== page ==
Matt Rouge translation update for March 30, 2009

During the month of March, I have been exceptionally busy with Japanese to English translation. For a major Japanese automaker, I have done the following:

  • Translated a script for a video about a new type of engine.
  • Translated website content concerning the company’s social responsibility policies.
  • Translated an interview with an important outgoing executive.

This was a good chunk of work, but, as an exception to the rule, most of my Japanese to English translation work was not for the Japanese automobile industry but instead for one of Japan’s largest manufacturers of steam turbines and process pumps. The company is in the process of updating their website and has added a wealth of new content. I had translated a video script for this company several years ago, and I am quite proud that, based on my work, they selected for this latest project the ad agency in Japan for which I have done work for the past five years.

This has been one of the most difficult translations I have done in my career, which is saying a lot, as I regularly deal with highly technical subjects. I not only translated Web pages about the company’s products but also about global warming, biomass power generation, and other difficult subjects. If I have a good technical Japanese vocabulary, which I do, why does difficulty arise? There are two main reasons:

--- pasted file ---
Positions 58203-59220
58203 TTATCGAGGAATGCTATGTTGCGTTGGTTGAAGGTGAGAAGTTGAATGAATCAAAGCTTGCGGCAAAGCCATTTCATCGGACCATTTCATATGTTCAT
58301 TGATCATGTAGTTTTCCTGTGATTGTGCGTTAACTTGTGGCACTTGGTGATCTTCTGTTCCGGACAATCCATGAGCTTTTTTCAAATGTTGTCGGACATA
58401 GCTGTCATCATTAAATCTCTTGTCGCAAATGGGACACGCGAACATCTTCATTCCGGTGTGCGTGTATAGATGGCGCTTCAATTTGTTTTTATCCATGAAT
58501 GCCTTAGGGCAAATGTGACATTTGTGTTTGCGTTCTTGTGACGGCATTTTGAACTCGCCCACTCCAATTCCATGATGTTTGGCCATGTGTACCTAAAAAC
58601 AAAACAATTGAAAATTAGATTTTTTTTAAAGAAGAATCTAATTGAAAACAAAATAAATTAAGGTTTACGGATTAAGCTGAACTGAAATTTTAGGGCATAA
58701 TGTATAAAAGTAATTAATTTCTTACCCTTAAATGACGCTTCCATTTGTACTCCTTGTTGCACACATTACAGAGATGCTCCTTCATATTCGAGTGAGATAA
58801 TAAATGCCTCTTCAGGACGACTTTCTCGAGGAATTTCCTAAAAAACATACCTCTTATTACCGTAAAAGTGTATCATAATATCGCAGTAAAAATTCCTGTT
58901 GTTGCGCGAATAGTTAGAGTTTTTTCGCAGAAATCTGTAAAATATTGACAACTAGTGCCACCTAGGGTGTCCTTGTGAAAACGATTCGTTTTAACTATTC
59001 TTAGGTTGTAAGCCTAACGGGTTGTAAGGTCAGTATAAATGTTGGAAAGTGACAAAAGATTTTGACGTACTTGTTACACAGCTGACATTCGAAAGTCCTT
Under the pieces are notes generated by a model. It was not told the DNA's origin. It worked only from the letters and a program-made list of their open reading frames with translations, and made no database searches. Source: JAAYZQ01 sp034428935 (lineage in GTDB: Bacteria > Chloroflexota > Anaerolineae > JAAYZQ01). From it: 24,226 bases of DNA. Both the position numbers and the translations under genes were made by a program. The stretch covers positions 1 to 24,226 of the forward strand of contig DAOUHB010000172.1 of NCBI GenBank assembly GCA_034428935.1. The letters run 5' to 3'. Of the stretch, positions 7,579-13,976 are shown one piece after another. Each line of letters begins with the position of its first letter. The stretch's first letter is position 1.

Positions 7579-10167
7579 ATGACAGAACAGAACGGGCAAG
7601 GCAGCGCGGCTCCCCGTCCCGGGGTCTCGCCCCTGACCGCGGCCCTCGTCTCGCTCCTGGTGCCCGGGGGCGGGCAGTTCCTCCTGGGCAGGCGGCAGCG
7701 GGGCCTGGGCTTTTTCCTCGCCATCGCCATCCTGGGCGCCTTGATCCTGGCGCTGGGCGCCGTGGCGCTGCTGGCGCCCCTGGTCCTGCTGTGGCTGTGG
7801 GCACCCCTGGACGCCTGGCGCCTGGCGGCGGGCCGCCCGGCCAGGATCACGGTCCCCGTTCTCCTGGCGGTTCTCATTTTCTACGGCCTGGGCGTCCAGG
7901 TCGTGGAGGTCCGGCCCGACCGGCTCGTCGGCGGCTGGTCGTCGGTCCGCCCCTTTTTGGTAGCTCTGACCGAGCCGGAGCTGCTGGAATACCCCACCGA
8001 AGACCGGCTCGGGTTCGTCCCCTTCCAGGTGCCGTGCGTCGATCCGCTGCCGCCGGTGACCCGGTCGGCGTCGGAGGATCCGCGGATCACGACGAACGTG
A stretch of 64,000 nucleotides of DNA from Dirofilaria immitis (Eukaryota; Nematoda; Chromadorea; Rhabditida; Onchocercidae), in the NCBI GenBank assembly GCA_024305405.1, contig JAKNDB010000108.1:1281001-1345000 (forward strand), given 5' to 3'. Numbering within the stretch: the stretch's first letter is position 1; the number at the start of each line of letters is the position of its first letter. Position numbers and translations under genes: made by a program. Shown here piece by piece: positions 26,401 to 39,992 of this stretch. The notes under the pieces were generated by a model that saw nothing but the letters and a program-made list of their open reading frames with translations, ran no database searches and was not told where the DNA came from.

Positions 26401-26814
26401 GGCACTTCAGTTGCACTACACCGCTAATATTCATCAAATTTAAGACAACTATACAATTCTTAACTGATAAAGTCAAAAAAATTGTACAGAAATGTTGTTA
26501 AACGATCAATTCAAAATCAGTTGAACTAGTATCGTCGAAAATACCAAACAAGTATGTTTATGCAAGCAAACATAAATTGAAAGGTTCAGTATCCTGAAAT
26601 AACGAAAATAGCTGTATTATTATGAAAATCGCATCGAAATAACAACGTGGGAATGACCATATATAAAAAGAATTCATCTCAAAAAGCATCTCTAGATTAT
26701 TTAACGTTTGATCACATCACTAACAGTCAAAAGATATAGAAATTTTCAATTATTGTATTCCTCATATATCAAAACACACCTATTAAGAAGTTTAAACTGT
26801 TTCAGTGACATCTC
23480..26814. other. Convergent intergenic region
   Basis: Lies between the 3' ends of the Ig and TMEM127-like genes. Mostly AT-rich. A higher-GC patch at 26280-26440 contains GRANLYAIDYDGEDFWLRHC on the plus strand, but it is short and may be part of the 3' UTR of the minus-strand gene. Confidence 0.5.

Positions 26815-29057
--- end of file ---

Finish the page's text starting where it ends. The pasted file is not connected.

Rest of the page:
1. The Japanese terms involved are not commonly used in industry. They are not in my technical dictionary, and I have to search for relevant cites online in order to come up with a translation about which I can feel confident. I have developed a variety of techniques to come up with these cites, and, at worst the ad agency has to ask the company to confirm a term or two. In the case of the major Japanese automobile makers for which I translate, over the years the ad agency and I have come up with a body of “canon,” or recognized translations for all of the companies’ technical terms, and, for that matter, every aspect of their business. We follow this canon to the letter, developing and confirming new terms when necessary.
  2. The Japanese cites articles, papers, laws, or other materials originally in Japanese or English for which I have to find the “official” translation. For example, the Web content I translated mentioned a Japanese law, and I had to search for the translation that is commonly used in the English-speaking world; I couldn’t just make up my own. As another example, a Japanese document I recently translated cited extensively from the Sarbannes-Oxley Act. I couldn’t just retranslate this back into English; I had to find online the actual text that had been quoted.

The Web content I translated involved both issues, and, in order to provide a correct translation, I had to proceed quite carefully.

In addition to my translation work, in March I also did quite a bit of advertising writing in English, which you can read about in my latest post on Marrubium Writing.

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